Research with Minors

Requirements When Minors are Research Participants

Children are considered a vulnerable research population because their intellectual and emotional capacities are limited and therefore, they are legally incompetent to give valid informed consent. Investigators interested in enrolling children are required to complete the Special Populations Review Form - Children when submitting an IRB Application or when requesting a modification to an IRB-approved study. Research involving children can be approved by the IRB if it satisfies the following requirements of federal regulations:

When reviewing research involving children as subjects, the IRB considers the risks and discomforts inherent in the proposed research and assesses their justification in light of the expected benefits to the child-subject or to society as a whole.

Federal Regulations regarding "Children" (both 45 CFR 46 and 21 CFR 50) state, "'Children' are persons who have not attained the legal age for consent to treatments or procedures involved in the research, under the applicable law of the jurisdiction in which the research will be conducted." Thus, who qualifies as a "child" depends on local laws for consent. In California, 18 is the usual age when people can consent to treatments or procedures, but there are important exceptions, such as when seeking medical care related to the prevention or treatment of pregnancy (see below for further clarifications).

Permitted Categories for Research with Children

Federal regulations classify permissible research involving children into four categories based on degree of risk and type of individual subjects. These categories are described in relation to "minimal risk":

Research not involving greater than minimal risk (45 CFR 46.404 and 21 CFR 50.51):

          • Permission from at least one parent/guardian required

          • Assent of the child (if child is 7 years of age or older) required

          • Expedited level of review necessary

Research involving greater than minimal risk but presenting the prospect of direct benefit to the individual subjects (45 CFR 46.405 and 21 CFR 50.52):

            • The risks must be justified by the anticipated benefits; and
   
            • The risk to benefit ratio must be at least the as favorable as alternative treatments or approaches.

            • Permission from at least one parent/guardian required

            • Assent of the child (if child is 7 years of age or older) required

            • Full Committee review necessary

Research that involves more than minimal risk and presents the prospect of no direct benefit to individual subjects, but generalizable knowledge (societal benefit) (45 CFR 46.406 and 21 CFR 50.53):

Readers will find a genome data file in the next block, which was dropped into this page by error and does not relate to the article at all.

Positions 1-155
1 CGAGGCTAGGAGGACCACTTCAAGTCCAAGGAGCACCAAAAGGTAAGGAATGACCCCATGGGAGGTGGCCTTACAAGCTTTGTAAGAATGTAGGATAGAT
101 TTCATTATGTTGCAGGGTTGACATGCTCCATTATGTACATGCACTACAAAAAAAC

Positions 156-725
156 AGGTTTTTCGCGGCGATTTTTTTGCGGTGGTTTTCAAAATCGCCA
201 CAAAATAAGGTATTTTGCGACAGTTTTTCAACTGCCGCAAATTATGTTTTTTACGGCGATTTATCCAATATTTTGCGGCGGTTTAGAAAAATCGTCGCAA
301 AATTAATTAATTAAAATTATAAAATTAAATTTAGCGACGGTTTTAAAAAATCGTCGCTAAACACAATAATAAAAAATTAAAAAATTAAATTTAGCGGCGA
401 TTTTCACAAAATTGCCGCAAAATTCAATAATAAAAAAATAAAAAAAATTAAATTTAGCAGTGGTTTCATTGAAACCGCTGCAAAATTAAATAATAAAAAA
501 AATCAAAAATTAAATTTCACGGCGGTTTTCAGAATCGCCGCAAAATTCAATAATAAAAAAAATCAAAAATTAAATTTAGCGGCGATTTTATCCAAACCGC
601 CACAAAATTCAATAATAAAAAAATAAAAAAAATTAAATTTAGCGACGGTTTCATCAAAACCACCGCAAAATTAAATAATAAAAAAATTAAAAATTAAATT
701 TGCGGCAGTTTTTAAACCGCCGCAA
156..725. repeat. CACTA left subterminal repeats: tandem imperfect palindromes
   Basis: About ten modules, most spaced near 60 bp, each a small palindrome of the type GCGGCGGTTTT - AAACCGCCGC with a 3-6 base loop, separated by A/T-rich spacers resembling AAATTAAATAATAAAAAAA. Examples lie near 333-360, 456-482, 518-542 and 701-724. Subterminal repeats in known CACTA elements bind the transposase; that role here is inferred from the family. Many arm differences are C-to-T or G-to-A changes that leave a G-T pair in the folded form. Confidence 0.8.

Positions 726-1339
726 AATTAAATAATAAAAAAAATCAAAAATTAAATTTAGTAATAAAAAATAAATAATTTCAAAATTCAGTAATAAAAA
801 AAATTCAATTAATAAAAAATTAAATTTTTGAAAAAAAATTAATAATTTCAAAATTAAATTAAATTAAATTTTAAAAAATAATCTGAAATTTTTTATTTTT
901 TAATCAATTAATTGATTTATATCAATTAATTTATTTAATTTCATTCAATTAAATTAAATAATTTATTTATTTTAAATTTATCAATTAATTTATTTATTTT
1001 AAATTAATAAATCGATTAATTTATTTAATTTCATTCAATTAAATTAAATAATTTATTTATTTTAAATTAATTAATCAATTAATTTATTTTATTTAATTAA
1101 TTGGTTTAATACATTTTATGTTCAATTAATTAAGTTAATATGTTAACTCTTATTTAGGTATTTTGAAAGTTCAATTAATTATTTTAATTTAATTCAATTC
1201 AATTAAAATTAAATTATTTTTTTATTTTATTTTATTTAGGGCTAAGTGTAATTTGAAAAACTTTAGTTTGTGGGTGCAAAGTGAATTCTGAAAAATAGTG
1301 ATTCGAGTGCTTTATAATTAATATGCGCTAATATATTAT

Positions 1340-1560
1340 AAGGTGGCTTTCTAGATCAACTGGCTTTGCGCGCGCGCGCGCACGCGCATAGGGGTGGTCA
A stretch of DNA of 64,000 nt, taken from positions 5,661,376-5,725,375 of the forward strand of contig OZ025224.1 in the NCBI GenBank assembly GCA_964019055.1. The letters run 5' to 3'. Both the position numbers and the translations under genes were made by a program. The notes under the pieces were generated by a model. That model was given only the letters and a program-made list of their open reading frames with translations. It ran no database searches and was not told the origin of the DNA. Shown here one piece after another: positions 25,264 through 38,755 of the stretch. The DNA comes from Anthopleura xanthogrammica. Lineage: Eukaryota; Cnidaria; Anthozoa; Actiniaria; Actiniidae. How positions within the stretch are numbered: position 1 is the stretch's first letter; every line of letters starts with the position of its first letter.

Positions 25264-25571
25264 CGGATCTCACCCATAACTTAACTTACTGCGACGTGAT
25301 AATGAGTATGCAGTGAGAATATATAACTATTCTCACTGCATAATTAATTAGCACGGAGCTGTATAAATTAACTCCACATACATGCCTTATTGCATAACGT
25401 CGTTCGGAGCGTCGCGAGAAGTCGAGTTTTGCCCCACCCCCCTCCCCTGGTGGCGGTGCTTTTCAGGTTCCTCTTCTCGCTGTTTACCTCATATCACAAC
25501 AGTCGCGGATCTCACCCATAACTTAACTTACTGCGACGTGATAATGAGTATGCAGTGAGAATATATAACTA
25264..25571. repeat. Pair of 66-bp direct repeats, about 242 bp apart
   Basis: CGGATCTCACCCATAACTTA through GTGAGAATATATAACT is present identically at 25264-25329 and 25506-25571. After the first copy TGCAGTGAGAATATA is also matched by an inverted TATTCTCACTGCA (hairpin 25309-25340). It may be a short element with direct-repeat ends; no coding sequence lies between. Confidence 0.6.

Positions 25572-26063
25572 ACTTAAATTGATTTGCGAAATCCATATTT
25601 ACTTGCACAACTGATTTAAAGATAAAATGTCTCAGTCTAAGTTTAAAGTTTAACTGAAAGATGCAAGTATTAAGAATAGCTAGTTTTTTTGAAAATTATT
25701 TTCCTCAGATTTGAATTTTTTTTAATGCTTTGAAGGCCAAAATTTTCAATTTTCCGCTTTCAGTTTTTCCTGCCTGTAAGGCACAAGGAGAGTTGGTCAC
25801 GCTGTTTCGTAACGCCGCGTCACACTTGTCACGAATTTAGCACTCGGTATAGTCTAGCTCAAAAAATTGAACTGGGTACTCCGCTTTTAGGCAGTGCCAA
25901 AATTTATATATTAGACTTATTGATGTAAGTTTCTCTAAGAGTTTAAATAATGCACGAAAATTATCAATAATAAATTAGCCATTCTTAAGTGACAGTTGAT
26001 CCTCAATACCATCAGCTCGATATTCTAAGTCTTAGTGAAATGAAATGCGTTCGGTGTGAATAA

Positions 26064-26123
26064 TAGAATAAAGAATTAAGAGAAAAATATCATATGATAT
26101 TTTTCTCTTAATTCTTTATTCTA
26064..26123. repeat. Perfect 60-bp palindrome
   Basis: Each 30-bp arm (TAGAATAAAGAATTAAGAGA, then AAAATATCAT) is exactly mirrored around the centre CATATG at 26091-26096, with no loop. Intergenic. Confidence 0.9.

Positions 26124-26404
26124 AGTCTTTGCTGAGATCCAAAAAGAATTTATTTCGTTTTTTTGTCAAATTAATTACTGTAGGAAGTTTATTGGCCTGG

• The risks represent a small increase over minimal risk;

            • The interventions or procedures are commensurate with those associated with the subjects' actual or expected medical, dental, psychological, social or education situations; and

            • The interventions or procedures are likely to yield generalizable information about the subjects' disorder, condition, situation, which is of vital importance to understand or ameliorate.

            • Permission from both parents/guardians required*

            • Assent of the child (if child is 7 years of age or older) required

            • Full Committee review necessary

Research not otherwise approvable which presents an opportunity to understand, prevent, or alleviate a serious problem affecting the health or welfare of children (45 CFR 46.407 and 21 CFR 50.54):

            • Permission from both parents/guardians required*

            • Assent of the child (if child is 7 years of age or older) required

            • Full Committee review necessary

            • Post IRB concurrence, requires submission to the Secretary of the US Department of Health and Human Services who after consultation with panel of experts and following an opportunity for public review and comment must either approve or deny approval of the study.

            • This type of study is very rarely approved.

Parental Permission

Because children cannot legally provide consent for research on their own behalf, permission by at least one parent or legal guardian is required prior to enrollment of a minor in a research study.

            • Research involving no more than minimal risk requires permission from at least one parent (or guardian).

            • Research that involves more than minimal risk but presents the prospect of direct benefit to individual subjects requires permission from at least one parent (or guardian).

            • Research that involves more than minimal risk and presents the prospect of no direct benefit to individual subjects, but generalizable knowledge (societal benefit) requires permission from both parents.*

            • Research that presents an opportunity to understand, prevent or alleviate a serious problem affecting the health or welfare of children, does NOT provide direct benefit to the subject or societal (indirect) benefit requires permission from both parents.*